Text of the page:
…I have to admit that the range benefited significantly from this update in many ways - and could have done so even more had BAYKO survived longer…
…as was evidenced by the next production period.
During the changeover there was still some limited production. A few anomalies such as Bases and Screwdrivers in Plimpton green can be found in MECCANO era packaging. Alternatively, perhaps these date from the early days after the restart, using up old materials.
Some early MECCANO era literature appears equally confused.
The 1960 MECCANO Trade Brochure / Catalogue has several details which differ from the final product…
An early MECCANO era leaflet shows parts from MECCANO and Plimpton colour schemes in the same set with Windows as [MECCANO] yellow versions of the Plimpton moulding…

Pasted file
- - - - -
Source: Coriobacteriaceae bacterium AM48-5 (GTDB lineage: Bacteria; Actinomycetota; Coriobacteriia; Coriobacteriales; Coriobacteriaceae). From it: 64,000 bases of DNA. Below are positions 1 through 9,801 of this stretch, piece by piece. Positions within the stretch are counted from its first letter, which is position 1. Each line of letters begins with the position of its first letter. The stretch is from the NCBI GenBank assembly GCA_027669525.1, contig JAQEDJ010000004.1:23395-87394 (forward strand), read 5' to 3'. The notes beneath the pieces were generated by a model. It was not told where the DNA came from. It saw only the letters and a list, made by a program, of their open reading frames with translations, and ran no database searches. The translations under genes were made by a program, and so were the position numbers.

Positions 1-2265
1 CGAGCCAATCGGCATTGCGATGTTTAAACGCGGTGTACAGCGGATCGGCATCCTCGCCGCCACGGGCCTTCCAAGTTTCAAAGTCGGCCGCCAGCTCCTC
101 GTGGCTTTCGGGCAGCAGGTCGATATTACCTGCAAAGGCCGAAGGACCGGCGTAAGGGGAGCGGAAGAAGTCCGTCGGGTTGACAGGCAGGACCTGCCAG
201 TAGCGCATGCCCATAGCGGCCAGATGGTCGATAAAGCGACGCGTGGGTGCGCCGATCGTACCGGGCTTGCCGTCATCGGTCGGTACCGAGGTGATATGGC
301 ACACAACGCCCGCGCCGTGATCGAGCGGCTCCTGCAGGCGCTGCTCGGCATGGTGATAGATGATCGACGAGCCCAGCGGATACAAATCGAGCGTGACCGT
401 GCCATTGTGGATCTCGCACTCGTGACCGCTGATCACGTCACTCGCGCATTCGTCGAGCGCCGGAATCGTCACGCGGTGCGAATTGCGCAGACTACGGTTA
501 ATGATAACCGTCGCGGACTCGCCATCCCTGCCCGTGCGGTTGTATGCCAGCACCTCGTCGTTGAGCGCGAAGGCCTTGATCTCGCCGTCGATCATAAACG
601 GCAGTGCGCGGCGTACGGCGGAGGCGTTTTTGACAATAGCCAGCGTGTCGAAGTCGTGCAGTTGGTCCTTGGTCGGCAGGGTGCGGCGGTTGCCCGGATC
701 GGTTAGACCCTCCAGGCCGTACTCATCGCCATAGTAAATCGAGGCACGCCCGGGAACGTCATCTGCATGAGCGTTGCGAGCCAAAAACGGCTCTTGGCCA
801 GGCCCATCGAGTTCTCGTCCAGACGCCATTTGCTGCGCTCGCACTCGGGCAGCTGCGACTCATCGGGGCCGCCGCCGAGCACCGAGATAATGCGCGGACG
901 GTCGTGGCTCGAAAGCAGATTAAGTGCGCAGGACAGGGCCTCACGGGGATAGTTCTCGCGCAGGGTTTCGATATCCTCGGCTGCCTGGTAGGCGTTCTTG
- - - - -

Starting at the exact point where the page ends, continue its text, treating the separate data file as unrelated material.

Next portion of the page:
Two BAYKO manuals was available during the first couple of years of the MECCANO era…
Front cover of the first MECCANO era manual
MECCANO saw no need to change the tried and tested format for BAYKO manuals which had been established over the previous quarter century.
You may want to know more about the full range of BAYKO manuals, if so…
Special mention should perhaps be made of Bricks with Central Rod Grooves : -
2 Plimpton era Bricks in the 'T' position which can only take 3 Rods
Plimpton era Bricks [left] just had a plain slot at the back.
MECCANO added an excellent innovation that many modellers still praise even today - the introduction of an additional Rod groove in the centre of the rear slot of some of their Bricks [below, right]…
…with my environmental hat on, this does yield a nominal saving of raw material…
…a small enhancement, but an enhancement non-the-less.